By Joni Eareckson Tada
Ken opened wide the front door so I could wheel out to the van. For a long moment I sat squarely in the door frame, staring and taking it all in: the tree along our brick path was sprouting new, green leaves and little flowers were poking their heads through the soil. It was the freshest of spring mornings. Oh God, I breathed, If only I could feel as fresh.
After more than four decades of quadriplegia, I’m tired. Please don’t think I’m a veteran or a professional when it comes to living in a wheelchair. I’m not an expert. My bones are weary and thin from battling everything from pressure sores and pneumonia to stage III cancer. My question these days is never “Why, God?” it’s most often “How?” How do I keep on going? How do I care about others when I’m consumed with my own physical challenges? How can I be kind and civil when pain wracks me? How can I find the strength to face this day?
That morning, Ken had the answer. “Why aren’t you out by the van?” he asked when he came from the kitchen with my lunch bag. Staring at the splendorous morning beyond the door, I answered him with a deep sigh.
“Wait here,” he said, “I know exactly what you need.” Soon he was back with a yellow post-it note. With a thick felt-tipped pen, he had simply penned on it the letter ‘C.’ I gave him an odd look. “It stands for Courage,” he said, “The courage of Christ. I can see it in your eyes, Joni, and you can do this. I know you can!” With that, he pressed the post-it on my shirt, right above my heart.
I glanced at it, and then up at him. I can’t explain what happened next, but grace flooded my heart. His note was a means of grace, like a holy sacrament through which God creates faith inside us. And it felt so liberating.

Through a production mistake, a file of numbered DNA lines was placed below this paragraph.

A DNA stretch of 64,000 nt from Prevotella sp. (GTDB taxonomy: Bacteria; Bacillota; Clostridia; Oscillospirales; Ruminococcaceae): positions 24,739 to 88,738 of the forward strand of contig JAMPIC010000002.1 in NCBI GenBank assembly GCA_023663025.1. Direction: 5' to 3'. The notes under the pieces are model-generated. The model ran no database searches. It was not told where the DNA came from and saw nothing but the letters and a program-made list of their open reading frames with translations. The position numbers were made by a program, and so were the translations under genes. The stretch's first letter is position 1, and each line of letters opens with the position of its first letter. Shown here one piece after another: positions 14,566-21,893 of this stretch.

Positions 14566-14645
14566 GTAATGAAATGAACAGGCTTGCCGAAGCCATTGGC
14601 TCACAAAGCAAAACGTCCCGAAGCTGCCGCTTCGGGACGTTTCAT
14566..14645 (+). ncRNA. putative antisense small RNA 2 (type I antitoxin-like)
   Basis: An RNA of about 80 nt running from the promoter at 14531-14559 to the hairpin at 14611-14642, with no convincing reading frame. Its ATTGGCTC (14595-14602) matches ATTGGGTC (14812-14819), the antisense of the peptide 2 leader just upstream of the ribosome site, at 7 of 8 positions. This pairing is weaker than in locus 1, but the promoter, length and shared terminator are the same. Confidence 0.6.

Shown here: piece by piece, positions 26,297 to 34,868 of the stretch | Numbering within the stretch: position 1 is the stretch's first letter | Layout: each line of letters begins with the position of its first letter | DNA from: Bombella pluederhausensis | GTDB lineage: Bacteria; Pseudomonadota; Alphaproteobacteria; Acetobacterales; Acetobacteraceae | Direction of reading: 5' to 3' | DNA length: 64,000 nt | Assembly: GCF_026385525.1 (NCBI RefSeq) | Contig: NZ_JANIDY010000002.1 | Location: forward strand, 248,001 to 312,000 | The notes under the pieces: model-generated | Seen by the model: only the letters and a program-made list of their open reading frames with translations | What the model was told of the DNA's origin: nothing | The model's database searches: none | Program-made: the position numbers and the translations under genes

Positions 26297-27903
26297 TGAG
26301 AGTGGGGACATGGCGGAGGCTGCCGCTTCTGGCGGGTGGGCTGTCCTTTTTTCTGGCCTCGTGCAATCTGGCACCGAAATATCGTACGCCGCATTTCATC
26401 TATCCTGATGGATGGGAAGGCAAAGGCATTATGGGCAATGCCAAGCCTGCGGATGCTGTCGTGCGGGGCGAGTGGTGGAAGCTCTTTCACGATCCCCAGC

A breeze wafted in and my eyes became wet. “Thank you,” I whispered to Ken and lifted my arm to give him a hug. “Thank you for that.” He wiped my nose, kissed my cheek, and said softly, “Let’s get this day going.” I then wheeled out into the morning feeling a fresh wave of strength from my Savior.
Proverbs 18:21 sums it up: “Death and life are in the power of the tongue.” Ken only said a few words, and probably without giving them much thought. But those words were brimming with power and life. His was a pronouncement, a declaration of the good he saw in me… or, at least the good he wanted to see. And God gave me His amazing grace to rise to the occasion.
It’s a hard world. Even the best of Christians are feeling the weight of weariness. It’s why the Bible tells us to “Encourage one another daily” (Heb. 3:13). Think of the people you’ll see today… friends recovering from surgery, neighbors dealing with grief, coworkers coping with pain. Whether you say it in an email, over the phone, or in person, your words have the capacity to change their countenance and strengthen their character. And the best word of all to share? The Word made flesh, Jesus, who always has courageous words of life.